Years ago, about 30 i think, i had a strange dream. Well, not to say i haven't had strange dreams before, or since, but this one has stayed with my all this time. In other words, it has followed me through time, dogging my steps and gently pushing it's way into the front of my mind at odd times. I have often wondered where the dream came from, and why it has stayed with my so long.
Here is the dream.
I was an indian, an old man, the storyteller of the village. In my mind and soul i stored and carried the stories of our beginnings and life so they could be passed down to the younger ones. So that we would always know where we came from and who we were. I protected the history of our people, and told the glory of our ancestors.
I was dressed in robes of leather and fur, sitting on the ground by the center fire. Around the fire were many people, old and young, male and female. I was telling the story of the river turtle and how he carried our first ancestor across the raging water.
I was also the old woman sitting next to me, and the young people listening to my words. I was each person there. I was the story teller, and i was every listener. I was the story telling itself.
My voice said words, and my voices sighed in amazement and hissed in fear.
I was the sparks of the fire, exploding and shooting to the stars.
I could smell the hot sap as it bubbled out of the burning wood.
I could smell the sweat of the me next to me. Over and over again. I could feel each heartbeat and every breath taken.
I could see out of a hundred eyes.
It was all joy, beauty and grace. Gentleness and sorrow.
Then i woke up.
The dream never changes in my memory, it is always the same.
Today it came to mind as i was watching a fat robin playing tug-a-war with a large worm.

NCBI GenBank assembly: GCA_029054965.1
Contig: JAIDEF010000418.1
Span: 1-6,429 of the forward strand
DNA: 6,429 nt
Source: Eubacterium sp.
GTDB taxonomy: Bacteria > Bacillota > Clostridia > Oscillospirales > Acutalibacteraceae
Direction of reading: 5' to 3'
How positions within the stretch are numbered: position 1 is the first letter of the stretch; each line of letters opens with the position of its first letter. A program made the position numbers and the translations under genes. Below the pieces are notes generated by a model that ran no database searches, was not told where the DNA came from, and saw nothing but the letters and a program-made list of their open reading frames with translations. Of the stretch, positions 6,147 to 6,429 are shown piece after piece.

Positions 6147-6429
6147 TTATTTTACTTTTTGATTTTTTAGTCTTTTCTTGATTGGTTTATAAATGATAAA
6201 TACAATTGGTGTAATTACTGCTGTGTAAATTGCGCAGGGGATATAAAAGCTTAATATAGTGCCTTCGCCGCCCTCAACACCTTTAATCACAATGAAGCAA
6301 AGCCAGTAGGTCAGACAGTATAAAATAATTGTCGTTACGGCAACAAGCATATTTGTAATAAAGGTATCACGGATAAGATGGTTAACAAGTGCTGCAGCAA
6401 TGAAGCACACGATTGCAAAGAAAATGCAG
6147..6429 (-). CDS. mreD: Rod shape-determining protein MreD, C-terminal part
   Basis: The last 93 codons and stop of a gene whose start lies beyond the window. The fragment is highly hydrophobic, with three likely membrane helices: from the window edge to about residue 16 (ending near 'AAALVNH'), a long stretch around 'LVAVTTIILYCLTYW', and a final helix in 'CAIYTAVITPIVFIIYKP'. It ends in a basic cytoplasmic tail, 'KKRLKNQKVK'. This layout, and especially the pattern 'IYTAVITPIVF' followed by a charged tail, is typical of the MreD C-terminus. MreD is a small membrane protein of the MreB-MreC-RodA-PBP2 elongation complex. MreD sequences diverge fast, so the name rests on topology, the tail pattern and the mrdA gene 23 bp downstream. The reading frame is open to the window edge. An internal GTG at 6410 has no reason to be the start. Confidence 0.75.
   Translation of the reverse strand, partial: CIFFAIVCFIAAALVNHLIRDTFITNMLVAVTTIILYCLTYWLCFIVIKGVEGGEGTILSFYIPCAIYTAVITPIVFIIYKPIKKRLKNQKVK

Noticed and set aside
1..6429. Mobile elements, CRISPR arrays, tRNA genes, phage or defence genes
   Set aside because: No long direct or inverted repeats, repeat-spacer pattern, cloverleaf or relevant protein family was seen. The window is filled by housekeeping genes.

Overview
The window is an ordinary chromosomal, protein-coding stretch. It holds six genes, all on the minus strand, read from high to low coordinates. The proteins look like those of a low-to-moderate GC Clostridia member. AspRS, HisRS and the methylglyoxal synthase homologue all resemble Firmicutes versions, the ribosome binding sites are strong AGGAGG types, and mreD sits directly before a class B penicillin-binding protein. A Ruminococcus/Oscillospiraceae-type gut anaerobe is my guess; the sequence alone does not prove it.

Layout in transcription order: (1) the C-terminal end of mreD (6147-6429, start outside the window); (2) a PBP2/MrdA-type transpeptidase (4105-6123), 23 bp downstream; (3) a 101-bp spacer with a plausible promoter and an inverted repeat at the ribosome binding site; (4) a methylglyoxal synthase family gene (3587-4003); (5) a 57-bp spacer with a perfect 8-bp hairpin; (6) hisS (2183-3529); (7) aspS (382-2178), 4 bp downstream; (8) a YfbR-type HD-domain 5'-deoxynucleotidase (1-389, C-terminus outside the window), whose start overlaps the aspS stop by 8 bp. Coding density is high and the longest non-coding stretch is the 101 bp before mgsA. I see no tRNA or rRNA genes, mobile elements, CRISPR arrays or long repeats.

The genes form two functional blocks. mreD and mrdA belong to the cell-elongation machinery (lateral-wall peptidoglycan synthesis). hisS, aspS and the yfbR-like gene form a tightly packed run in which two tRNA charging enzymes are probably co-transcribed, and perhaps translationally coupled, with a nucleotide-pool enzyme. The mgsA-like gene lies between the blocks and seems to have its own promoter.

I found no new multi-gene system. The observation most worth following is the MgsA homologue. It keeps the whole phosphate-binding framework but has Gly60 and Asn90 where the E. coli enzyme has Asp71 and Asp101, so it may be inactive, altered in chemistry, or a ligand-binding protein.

Somehow, that little battle for survival brought that dream forward in my mind.
How strange is that?
"Hey ma! I'm home." yelled the teenage boy as he came slamming through the back door.
'She must be sitting around gossiping with her old lady friends again', he thought as he opened the refrigerator door, searching for something to eat.
He stomped up the stairs to his bedroom, opened the door.
"Phew!" 'It smells bad in here, she hasn't cleaned my room! My buds will think i live like a pig!'
Just then he spotted a photo pinned to his pillow.
A photo of his mom, lottery ticket in hand, holding up a sign that read,
Oops is a word used often here in this house.
And everytime someone says it, little dog Daisy runs to see if some cheese has hit the floor.
You see, the Old Guy has got her spoiled. Whenever he is getting cheese for himself, he drops little bits on
the floor and says "OOPS" to let her know she can come get it.
Then theres the "oops" followed by a bad word usually uttered by me as i trip and stumble over my oxy hose.
Or the hose gets looped over a cupboard door knob and yanks the door open, or loops around the Old Guys feet as he goes by (giggle).
Theres those times when i'm coming out of the bathroom and the hose gets stuck under the door, which of course means the door won't open or close and i'm standing there getting really riled trying to yank it out, when all i have to do is gently slide it out. Oops.
Some days the "oops" come one after another. And there are days when not one happens. I like those days.
Those quiet "no oops" days.
But, "oops" can often turn into laughs and giggles too. Like the Preperation H on the toothbrush. Or the pants on backwards or wrong side out, or forgetting to rinse the conditioner out of my hair and trying to figure out why it feels so weird.
It's been quite a while since i have been blogging....too long. And it's been too long since i've played at Jenny's.
And, wouldn't you know, for my first time back in forever, for Saturday Centus this week we can use only 25 words, minus the prompt which is..... 'the lottery ticket'.
So, here goes.
Where is it? The lottery ticket is gone! She sat, head in hands, watching the boy float tiny paper boats in the lake. Paper boats? TINY PAPER BOATS!